Now this is a real choice. You're very right. Adventure always, always means discomfort. It means there will be a time when you are challenged so far beyond your abilities that you are absolutely sure you can't make it. All you'll want is to run, to quit. And you're signing up for this voluntarily the moment to you decide to embark on an adventure of any kind. Because adventure is challenge.

But that doesn't mean you'll never have comfort.

As an example, my journey has left me camping in thunderstorms, swaying in the wind, shivering in the cold, stumbling with heatstroke, alone with fever, bicycling beside semi's, broken down on the side of the road, penniless, hungry, exhausted, with sore knees and insect bites ans thorns. But those were rare experiences in a mix of joy and hardship. I also napped in the sun, drank rum with new friends, made love to wonderful women, learned from people twice my age, relaxed in walled gardens and saw firsthand the tremendous kindness of human beings. Every day was an honor.

And I think that is what adventure truly brings us. Not just suffering, and not just joy, but a true appreciation of how strong we are in our own right, and how beautiful the world is, regardless of suffering and joy. Life is sufficient in itself. To love the world with all its faults, that is the adventurer's enlightenment.

For myself, the moments I enjoy are simple things. The way the sun hits the bricks in evening, the color of the sky, the taste of good coffee on a cold morning. The road taught me to cherish little moments of pleasure. And yes, I do enjoy them!

Does "pop culture" play any role beyond "bread and circuses"? Is there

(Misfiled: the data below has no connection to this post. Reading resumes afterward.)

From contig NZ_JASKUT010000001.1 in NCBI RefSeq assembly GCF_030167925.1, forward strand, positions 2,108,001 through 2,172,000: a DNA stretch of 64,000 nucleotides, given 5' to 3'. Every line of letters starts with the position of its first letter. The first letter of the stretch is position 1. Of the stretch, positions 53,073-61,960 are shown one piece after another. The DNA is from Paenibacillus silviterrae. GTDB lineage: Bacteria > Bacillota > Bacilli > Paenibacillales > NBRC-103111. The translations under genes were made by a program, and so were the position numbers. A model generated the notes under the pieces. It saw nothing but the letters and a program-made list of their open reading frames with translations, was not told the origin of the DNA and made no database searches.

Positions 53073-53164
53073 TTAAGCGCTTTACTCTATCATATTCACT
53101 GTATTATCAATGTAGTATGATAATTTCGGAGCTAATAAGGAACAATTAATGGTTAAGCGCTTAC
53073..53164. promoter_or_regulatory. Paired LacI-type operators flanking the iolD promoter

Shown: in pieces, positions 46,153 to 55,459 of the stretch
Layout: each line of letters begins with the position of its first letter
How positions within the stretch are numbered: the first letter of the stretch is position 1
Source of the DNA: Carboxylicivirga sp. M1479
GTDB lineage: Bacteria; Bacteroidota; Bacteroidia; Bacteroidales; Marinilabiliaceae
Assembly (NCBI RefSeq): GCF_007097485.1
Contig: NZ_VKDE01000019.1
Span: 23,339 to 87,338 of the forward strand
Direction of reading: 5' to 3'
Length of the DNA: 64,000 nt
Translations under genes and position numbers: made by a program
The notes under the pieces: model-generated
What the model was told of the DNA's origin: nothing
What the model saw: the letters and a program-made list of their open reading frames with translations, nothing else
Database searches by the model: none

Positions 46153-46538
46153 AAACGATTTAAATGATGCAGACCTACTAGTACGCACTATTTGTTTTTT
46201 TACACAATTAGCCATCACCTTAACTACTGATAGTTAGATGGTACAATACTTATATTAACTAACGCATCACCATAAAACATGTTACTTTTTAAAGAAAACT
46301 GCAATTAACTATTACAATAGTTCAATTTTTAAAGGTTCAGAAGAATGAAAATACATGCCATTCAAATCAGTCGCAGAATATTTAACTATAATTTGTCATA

an essential difference between art and entertainment? What
experiences of "art" have you taken in on the road? Have you enjoyed
any "entertainment?"

I don't look down on pop culture. From a capitalist perspective, yes it's mass-produced to rope us in. But from a humanist perspective, people find joy in these viral videos and pop beats and magazine images. And it's a good moment in history to soak in pop culture, because we have the tools to sample, remix, and repurpose culture almost without limit. Very few people passively consume anymoe. Part of consuming is creating now, and media is two-way. Multi-way. Not everyone takes advantage of this, but we are all our own anthropologists.

Does travel "change the mind?"Absolutely. To be clear: I've mediated for 12 years, and I've traveled for 1 year, and travel is the most powerful tool for changing the mind that I've yet to encounter.

On your blog, you said, "This adventure is the beta test. Does travel change the mind? Does adventure expand personal limits? Does living for high ideals, following your purpose, and doing amazing things lead to a life of bravery and joy—and inspiring others?" So far... Do they?

Living this way has brought me bravery, but also sometimes fear. It's a unique kind of fear. The fear or awe you have of your own path when you realize just how much more you can do than you ever thought possible.

Inspiring others, hmmm. I never feel very inspiring. Which means I'm even more shocked when people tell me how I inspire them. It's very humbling. I haven't done anything special or exceptional, I've just refused to let go of my dreams. And it does inspire other people. The more of us who do this, the more moments of bravery and confidence our friends will have, and they too will set out to make changes in their lives.

Joy. No one can guarantee joy. But you can find it even in the struggle. In that regard, yes. The freedom and the rawness of the road will fill you with a buzzing joy that wells up inside you when you least expect it. You will fall in love with life herself.

1 comment:

Rua Lupa said...

If we had no winter, the spring would not be so pleasant:
if we did not sometimes taste of adversity, prosperity would not be so welcome.
- Anne Bradstreet